Despite his obvious affection for Tom Coughlin, Jaguars Owner Wayne Weaver knew it was time for a change. “There’s a point in this business where you have to say we need innovative new ideas, new fresh approaches and you have to move in different directions, and that’s really what it’s all about,” Weaver said during his announcement that Coughlin had been asked to “step down” as the Jaguars Head Coach.
The momentum for a change had been building for several weeks. Weaver could see that the team wasn’t going to make any great strides under Coughlin next year, and the fans weren’t enthused about another year of the Coughlin regime. So, he followed logic, and “his heart” and decided to do something else. It was a difficult decision for Weaver to make, considering his personal regard for Coughlin and the lack of any acrimony or animosity between the two men. “I’m made changes at the executive level before,” Weaver added, “but none as tough as this one.”
There was a feeling of inevitability at the press conference. No shock, no outcry of Why? Just an acceptance that Weaver was doing what just about everybody thought he had to do: make a change at the top. Coughlin’s removal clears the way for Weaver to take a hard look at what’s been going on in his organization. “What we have to do is re-energize our fan base and that starts with Wayne Weaver, our administrative staff and our ticketing operation. We have to do things differently than we’ve done before,” Weaver said in response to a question regarding the coach’s responsibility to sell tickets. And he’s right. The entire Jaguars operation has been so dominated by Coughlin that it will be somewhat of a culture shock to the employees who have done their job in the shadow of Coughlin’s gaze. How they react is up to Weaver. He has to set the tone and show the way.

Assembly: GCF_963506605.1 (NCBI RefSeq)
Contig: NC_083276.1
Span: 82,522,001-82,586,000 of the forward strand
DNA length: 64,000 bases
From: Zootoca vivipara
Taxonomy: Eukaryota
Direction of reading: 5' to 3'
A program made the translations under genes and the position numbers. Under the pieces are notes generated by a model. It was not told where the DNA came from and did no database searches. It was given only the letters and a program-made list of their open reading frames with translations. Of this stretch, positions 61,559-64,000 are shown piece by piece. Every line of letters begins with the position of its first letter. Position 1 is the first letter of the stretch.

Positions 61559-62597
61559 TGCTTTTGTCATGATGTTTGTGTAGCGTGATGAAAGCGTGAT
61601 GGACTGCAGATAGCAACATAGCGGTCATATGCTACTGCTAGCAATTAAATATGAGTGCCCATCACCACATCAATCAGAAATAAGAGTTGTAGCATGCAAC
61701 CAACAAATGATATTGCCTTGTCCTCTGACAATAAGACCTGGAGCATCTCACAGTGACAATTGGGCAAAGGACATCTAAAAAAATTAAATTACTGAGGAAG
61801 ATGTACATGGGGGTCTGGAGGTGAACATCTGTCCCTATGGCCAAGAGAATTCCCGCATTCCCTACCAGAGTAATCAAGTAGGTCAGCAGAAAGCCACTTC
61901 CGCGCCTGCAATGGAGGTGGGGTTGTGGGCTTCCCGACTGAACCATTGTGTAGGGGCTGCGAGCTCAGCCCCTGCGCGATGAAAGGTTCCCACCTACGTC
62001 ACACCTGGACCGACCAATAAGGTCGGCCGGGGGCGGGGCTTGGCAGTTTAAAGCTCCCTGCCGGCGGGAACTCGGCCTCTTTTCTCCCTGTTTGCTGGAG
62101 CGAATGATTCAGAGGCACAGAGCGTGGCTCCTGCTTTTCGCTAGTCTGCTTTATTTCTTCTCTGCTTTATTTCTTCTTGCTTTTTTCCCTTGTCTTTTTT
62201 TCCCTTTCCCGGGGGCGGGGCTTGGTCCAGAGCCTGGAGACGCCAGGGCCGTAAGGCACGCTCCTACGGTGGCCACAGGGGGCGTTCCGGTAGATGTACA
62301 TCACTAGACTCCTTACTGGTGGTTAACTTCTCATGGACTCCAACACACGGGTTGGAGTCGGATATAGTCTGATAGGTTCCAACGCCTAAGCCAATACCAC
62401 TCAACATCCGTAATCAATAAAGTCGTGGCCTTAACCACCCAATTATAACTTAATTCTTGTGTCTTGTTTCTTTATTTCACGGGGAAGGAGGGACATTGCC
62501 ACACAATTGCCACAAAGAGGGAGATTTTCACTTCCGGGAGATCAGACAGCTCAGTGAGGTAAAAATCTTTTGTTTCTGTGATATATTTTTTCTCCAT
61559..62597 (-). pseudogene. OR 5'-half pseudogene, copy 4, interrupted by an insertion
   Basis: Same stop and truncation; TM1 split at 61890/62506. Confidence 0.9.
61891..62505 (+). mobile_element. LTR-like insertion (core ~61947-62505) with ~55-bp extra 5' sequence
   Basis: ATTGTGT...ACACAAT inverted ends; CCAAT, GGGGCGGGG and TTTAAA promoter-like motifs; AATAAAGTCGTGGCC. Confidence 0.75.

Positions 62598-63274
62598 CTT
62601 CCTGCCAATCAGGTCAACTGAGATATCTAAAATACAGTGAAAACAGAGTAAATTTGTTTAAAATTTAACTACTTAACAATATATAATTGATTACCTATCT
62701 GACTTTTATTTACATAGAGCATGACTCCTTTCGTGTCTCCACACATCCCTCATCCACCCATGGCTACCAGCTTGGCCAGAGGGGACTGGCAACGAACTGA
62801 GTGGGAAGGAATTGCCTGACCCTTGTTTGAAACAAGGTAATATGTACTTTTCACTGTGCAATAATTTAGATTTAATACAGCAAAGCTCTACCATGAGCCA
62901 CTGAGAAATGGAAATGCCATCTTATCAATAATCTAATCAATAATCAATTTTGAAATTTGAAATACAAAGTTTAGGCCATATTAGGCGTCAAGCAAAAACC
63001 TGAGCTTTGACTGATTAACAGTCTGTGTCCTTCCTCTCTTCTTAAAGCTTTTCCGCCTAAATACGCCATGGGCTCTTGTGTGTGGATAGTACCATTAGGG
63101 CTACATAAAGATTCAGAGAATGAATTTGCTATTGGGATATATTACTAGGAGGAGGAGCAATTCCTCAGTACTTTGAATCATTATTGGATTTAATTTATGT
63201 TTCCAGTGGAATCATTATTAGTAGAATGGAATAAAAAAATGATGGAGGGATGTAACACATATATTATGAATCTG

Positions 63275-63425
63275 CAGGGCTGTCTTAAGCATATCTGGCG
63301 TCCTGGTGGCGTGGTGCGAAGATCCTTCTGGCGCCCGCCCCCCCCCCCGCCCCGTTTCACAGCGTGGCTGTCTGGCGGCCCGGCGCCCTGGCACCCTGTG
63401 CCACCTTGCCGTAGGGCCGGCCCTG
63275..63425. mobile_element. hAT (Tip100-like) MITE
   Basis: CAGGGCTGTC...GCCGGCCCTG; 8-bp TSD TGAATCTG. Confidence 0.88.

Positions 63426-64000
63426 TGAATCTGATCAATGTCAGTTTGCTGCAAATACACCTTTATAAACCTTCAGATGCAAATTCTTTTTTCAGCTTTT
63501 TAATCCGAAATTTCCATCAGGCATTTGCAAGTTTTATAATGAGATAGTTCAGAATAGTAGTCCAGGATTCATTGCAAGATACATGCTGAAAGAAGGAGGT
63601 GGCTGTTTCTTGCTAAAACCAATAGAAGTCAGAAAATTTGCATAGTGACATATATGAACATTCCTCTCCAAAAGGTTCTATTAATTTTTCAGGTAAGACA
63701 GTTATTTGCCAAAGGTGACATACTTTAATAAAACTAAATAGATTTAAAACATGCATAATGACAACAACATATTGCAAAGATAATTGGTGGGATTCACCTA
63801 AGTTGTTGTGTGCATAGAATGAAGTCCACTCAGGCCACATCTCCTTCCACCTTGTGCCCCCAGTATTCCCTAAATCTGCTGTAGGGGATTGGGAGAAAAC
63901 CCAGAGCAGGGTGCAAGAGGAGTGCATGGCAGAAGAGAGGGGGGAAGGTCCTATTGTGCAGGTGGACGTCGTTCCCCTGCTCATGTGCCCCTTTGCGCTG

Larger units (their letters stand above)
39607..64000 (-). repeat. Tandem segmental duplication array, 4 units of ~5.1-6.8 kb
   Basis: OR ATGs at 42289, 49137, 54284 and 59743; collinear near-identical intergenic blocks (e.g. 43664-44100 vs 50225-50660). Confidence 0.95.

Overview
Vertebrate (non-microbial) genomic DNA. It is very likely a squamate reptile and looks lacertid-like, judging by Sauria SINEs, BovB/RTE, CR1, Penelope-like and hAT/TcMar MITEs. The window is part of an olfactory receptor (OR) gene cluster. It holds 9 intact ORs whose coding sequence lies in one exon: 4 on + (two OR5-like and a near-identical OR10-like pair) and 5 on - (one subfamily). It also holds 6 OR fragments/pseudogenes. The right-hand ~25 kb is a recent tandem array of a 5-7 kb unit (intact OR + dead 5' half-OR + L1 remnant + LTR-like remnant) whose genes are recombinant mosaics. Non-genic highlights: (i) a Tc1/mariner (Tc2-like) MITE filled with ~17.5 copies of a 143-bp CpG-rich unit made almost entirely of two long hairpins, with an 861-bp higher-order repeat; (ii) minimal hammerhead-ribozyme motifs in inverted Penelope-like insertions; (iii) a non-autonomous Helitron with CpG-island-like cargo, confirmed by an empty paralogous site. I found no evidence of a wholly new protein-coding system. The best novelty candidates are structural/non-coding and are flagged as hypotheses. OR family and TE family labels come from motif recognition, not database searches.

Coughlin never was considered an embrace-able coach by any of the fans. Weaver’s attempt to push Coughlin into the community last year didn’t work. Coughlin’s reticence and his combative style didn’t connect. Weaver spent a lot of time talking to civic groups, preaching the Jaguars gospel, but it was the coach that people wanted to like. And he wouldn’t let them.
Coughlin is a funny, smart and engaging person, but his unwillingness to show that side of his personality was ultimately his downfall. He could have owned Jacksonville for as long as he liked. But like a character in a Greek tragedy, his accomplishments were overshadowed by his one flaw. And no matter who told him about it, what advice he was given, he couldn’t, or wouldn’t change. That might work in a variety of American businesses, but when you’re competing for the disposable entertainment dollar, it won’t fly.
I’ve been saying it for a while, but AP writer Eddie Pells concurred is his wrap-up of Coughlin’s tenure in Jacksonville. “A funny, articulate, compassionate man, Coughlin very rarely let his softer side show. He never connected personally with his players or Jacksonville’s fans, a reality that hurt him in the locker room and the community.”
Because of that, Coughlin’s legacy will be mixed when the Jaguars history is written. The autocratic architect of a franchise’s meteoric beginning, his unwillingness to compromise contributed to the team’s fall from grace and his own professional demise.